Nucleation of wetting films on cylindrical and spherical substrates: A numerical study by the string method
KAUST DepartmentPhysical Sciences and Engineering (PSE) Division
Department of Mathematics and Joint KAUST-HKUST Micro/Nano-Fluidics Laboratory
Permanent link to this recordhttp://hdl.handle.net/10754/552736
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AbstractUsing the mean-field diffuse-interface model for liquid-vapor system and employing the numerical string method, we study the critical nuclei involved in the prewetting transitions on curved substrates. We first introduce three distinct kinds of critical nuclei, namely, the disklike, bandlike, and layerlike ones, which respectively correspond to three possible growth modes of wettingfilms. We show the disklike growth mode to be the only mode for infinite planar substrates. We then turn to cylindrical and spherical substrates, the two simplest but most important geometries in the real world. We focus on the critical nuclei of finite size, through which the wettingfilms may be formed with finite thermodynamic probabilities. It is shown that the disklike growth mode is always the most probable for wettingfilmnucleation and growth as long as a disklike critical nucleus exists. It is also shown that on a cylindrical substrate, the disklike critical nucleus can no longer exist if the substrate radius is smaller than some critical value, comparable to the radius of the disklike critical nucleus on planar substrate. We find that on a cylindrical substrate whose radius is below the critical value, the nucleation and growth of a wettingfilm can only occur through the bandlike critical nucleus. It is worth emphasizing that the results concerning the bandlike and layerlike growth modes can only be obtained from the diffuse-interface model, beyond the macroscopic description based on the line and surface tensions.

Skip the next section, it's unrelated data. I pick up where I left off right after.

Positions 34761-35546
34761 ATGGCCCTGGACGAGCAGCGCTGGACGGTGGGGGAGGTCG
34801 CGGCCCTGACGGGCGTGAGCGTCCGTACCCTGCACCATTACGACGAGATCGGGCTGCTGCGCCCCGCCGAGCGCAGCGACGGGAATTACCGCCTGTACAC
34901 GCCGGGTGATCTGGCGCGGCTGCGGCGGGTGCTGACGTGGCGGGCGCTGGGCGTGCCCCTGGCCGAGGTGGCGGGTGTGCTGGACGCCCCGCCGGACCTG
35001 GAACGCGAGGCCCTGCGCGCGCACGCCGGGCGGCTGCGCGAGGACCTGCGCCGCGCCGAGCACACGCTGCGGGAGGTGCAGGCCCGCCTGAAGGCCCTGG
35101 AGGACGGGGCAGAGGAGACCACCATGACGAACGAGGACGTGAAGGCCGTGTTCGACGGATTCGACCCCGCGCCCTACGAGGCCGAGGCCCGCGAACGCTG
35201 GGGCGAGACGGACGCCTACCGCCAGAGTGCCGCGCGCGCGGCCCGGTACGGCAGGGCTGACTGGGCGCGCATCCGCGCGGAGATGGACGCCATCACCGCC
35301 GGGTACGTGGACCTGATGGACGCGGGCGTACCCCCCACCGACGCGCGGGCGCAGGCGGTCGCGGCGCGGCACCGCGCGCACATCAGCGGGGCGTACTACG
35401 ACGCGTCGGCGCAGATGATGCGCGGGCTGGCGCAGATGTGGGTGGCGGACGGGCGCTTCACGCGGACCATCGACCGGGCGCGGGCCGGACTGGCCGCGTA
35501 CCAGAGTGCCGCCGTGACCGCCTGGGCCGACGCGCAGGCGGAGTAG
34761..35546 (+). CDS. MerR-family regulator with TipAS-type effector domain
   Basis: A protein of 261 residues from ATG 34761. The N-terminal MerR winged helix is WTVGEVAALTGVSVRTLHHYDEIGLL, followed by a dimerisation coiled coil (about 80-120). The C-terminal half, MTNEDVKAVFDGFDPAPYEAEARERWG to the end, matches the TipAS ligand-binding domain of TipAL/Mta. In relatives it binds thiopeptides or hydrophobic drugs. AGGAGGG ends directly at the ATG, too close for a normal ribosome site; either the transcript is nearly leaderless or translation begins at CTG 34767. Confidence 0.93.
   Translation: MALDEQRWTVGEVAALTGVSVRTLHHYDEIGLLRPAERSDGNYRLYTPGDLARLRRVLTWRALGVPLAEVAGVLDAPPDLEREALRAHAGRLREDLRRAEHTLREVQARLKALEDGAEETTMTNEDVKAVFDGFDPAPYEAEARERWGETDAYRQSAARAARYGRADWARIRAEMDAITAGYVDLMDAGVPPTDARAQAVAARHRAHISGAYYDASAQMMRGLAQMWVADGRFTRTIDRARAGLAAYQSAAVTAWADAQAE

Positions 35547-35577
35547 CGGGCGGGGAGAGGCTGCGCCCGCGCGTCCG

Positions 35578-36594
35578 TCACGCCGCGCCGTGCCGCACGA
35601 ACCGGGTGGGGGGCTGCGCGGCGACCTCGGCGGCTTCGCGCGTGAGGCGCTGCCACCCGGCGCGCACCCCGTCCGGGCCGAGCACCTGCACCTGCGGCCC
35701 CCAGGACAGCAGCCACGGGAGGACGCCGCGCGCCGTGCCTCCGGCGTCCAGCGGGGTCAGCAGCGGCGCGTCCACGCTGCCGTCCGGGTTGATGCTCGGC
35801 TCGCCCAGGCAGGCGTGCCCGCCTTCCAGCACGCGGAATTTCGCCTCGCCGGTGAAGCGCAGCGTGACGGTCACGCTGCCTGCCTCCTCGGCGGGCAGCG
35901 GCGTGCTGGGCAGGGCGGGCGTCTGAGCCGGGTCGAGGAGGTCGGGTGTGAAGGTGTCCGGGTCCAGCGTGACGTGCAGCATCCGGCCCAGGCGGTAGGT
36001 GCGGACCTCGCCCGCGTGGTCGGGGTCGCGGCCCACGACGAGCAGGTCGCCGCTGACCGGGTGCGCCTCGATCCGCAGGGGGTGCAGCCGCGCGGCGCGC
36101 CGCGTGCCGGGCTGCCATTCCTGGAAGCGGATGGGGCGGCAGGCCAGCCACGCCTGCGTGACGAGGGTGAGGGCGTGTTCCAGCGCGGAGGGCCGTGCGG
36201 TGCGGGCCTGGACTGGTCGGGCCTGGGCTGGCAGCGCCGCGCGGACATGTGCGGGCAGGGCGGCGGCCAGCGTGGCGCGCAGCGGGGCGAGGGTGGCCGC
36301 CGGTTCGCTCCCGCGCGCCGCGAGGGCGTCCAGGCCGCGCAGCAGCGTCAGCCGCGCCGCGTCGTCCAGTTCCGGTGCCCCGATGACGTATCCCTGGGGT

CitationNucleation of wetting films on cylindrical and spherical substrates: A numerical study by the string method 2009, 131 (12):124708 The Journal of Chemical Physics
JournalThe Journal of Chemical Physics